But, as I have pointed out, friendships are relationships. So what happens when that relationship becomes toxic? What do you do when you can no longer understand each other, are unable to relate to one another, or even provide support to each other within that relationship? What do you do when one friend is detached and removed, the conversation strained, and a visible unhappiness present? And what if, in the limited ways that you know how, you’ve struggled with helping her/him? You’ve listened, you’ve encouraged, you’ve consoled, but to absolutely no avail. Nothing alters, and the friendship begins to falter. Then, the gloom that surrounds that relationship begins to seep into all elements of your own life. You begin to question your own happiness and focus on the negative elements and struggles that you are personally enduring. And what if you – yourself – are encountering a difficult time but are trying to keep your chin up and are fighting through the murky feelings, only to come crashing down because the friendship you endeavour to hold onto is not enriching or supportive, but is simply discouraging and wearisome? How does one handle the friendship when – quite clearly – it has become a sinking ship? I am not proud to admit it, but I have found myself in this situation at various times in my life, and the guilt, regret, and shame that accompanied my feelings to abandon [friend]ship were remarkably intense. I felt like I failed my friend, the relationship we shared, and inevitably myself. I felt like a failure. And I felt that way because I am a fighter. I fight for what I believe in, I fight for the people I love, I fight for my relationships, and I struggle with letting go, I struggle with defeat. But sometimes you are simply just that – defeated and therefore depleted. You will give all that you have to give and it just won’t be enough. I wasn’t enough.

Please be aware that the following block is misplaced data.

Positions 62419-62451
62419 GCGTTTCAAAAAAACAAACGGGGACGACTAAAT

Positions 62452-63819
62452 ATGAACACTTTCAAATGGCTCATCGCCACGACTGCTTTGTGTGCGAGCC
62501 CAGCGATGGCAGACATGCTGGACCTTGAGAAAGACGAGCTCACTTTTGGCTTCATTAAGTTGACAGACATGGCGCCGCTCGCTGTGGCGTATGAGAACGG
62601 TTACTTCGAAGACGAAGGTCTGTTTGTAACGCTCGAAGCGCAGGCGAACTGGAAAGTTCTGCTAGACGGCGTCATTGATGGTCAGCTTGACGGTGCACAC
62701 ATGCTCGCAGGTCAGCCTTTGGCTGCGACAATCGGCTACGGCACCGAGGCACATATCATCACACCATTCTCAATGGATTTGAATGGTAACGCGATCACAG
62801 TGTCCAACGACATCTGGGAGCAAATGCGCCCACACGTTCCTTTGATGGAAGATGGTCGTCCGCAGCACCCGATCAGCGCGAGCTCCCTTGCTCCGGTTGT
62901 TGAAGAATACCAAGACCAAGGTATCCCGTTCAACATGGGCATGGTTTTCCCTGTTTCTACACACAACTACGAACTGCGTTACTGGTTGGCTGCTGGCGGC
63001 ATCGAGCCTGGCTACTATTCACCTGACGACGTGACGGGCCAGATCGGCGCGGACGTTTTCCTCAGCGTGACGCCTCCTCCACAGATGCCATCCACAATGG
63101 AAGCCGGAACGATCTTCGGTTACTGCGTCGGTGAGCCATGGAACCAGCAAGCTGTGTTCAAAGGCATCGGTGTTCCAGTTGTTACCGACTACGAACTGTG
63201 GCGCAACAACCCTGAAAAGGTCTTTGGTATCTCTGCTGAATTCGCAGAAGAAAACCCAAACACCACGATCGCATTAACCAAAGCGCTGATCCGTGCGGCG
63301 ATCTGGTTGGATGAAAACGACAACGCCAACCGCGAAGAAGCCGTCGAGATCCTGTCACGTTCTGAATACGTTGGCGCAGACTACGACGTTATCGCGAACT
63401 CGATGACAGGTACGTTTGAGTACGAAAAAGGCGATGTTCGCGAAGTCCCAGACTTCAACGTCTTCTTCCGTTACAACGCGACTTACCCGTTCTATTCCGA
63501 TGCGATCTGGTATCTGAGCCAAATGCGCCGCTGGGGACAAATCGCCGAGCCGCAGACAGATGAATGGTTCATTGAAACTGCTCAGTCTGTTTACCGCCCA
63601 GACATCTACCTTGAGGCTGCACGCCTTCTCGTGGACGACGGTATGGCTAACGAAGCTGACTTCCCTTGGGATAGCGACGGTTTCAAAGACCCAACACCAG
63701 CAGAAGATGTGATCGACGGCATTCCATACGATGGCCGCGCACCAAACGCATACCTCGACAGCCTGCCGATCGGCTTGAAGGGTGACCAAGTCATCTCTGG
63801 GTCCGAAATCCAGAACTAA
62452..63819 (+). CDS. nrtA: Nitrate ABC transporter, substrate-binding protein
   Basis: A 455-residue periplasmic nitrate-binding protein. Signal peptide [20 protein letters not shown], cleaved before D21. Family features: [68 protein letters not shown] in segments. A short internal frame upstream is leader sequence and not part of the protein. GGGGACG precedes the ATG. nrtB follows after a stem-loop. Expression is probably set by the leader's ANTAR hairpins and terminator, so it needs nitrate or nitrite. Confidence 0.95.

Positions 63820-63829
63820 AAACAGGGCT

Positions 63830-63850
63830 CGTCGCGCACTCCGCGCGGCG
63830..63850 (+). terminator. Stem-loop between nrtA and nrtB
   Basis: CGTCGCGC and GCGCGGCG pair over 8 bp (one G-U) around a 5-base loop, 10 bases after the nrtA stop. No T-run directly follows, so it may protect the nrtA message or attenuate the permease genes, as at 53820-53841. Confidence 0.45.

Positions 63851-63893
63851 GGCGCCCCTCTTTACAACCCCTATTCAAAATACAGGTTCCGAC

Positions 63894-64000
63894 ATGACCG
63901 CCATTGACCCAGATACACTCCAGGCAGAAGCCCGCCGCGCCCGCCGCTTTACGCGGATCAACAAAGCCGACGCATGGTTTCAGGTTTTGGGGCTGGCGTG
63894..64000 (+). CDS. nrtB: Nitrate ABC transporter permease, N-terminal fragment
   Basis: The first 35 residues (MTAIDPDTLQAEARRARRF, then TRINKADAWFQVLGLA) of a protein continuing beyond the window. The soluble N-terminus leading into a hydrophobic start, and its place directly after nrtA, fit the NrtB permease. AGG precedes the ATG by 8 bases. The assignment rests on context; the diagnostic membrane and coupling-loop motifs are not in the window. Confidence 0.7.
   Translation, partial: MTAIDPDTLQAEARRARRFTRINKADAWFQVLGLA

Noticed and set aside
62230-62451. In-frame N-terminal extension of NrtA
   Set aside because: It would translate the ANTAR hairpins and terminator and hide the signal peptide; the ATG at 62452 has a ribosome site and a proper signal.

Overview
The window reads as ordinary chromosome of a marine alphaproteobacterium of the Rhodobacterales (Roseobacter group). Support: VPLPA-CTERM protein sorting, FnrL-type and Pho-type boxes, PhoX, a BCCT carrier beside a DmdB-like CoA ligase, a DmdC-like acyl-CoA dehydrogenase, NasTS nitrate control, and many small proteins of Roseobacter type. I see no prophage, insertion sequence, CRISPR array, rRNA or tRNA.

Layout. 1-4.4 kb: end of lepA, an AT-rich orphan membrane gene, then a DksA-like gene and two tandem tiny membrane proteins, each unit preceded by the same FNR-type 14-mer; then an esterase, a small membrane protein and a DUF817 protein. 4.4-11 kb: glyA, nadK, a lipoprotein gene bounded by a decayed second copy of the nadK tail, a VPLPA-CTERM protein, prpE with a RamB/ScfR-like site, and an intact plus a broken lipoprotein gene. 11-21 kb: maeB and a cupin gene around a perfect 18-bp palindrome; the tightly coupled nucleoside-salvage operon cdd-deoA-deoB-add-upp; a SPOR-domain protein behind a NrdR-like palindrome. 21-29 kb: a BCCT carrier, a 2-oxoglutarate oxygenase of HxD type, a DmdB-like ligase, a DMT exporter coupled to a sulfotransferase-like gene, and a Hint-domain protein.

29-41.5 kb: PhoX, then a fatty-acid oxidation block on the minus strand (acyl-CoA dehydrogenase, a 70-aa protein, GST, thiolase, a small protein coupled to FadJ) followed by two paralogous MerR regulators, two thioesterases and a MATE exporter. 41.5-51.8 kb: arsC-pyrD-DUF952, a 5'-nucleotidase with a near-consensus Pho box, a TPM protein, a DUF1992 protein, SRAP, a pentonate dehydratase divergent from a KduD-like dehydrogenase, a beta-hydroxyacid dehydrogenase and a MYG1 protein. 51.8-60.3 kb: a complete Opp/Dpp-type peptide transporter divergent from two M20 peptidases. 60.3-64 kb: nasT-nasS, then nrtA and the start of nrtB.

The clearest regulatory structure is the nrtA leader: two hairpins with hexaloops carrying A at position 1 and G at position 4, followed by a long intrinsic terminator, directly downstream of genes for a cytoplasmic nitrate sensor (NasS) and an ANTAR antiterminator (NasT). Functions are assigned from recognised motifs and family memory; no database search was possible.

I am absolutely certain that past friends have released me from their lives. Sometimes the personal strifes that I have faced within my life were just too much for some of my friends to accept; and it hurt when that support network dissolved. I remember distinctly one friend that I dearly loved said [whilst I was talking on the phone to her] “I’ll call you right back”. She never did. Regardless of my attempts to connect, I never did hear from her. I finally accepted that she released me from her life. I was hurt and I felt betrayed. There is never an easy way to handle a friendship break-up, but sometimes it is necessary. Sometimes the friendship is causing more damage than benefit to both parties involved. It is dispiriting. I would hope that the individual finds a kindred spirit that is able to help them along, guide them, support them, and uplift them in the ways that I quite obviously could not. And sometimes it is important to remember that some friendships really are not meant to last forever. Sometimes those fleeting friendships are meant to nurture the immediate needs of both parties within the time of encounter, but then life’s journey may alter the needs as well as the person, taking them along a different path that the other cannot traverse upon. And so they are at an impasse; and so one may depart from the friendship. And I think that’s okay. It hurts. It hurts a hell of a lot, but truly it is okay. It doesn’t mean you – or s/he – doesn’t still care, it simply means that your journey together is complete.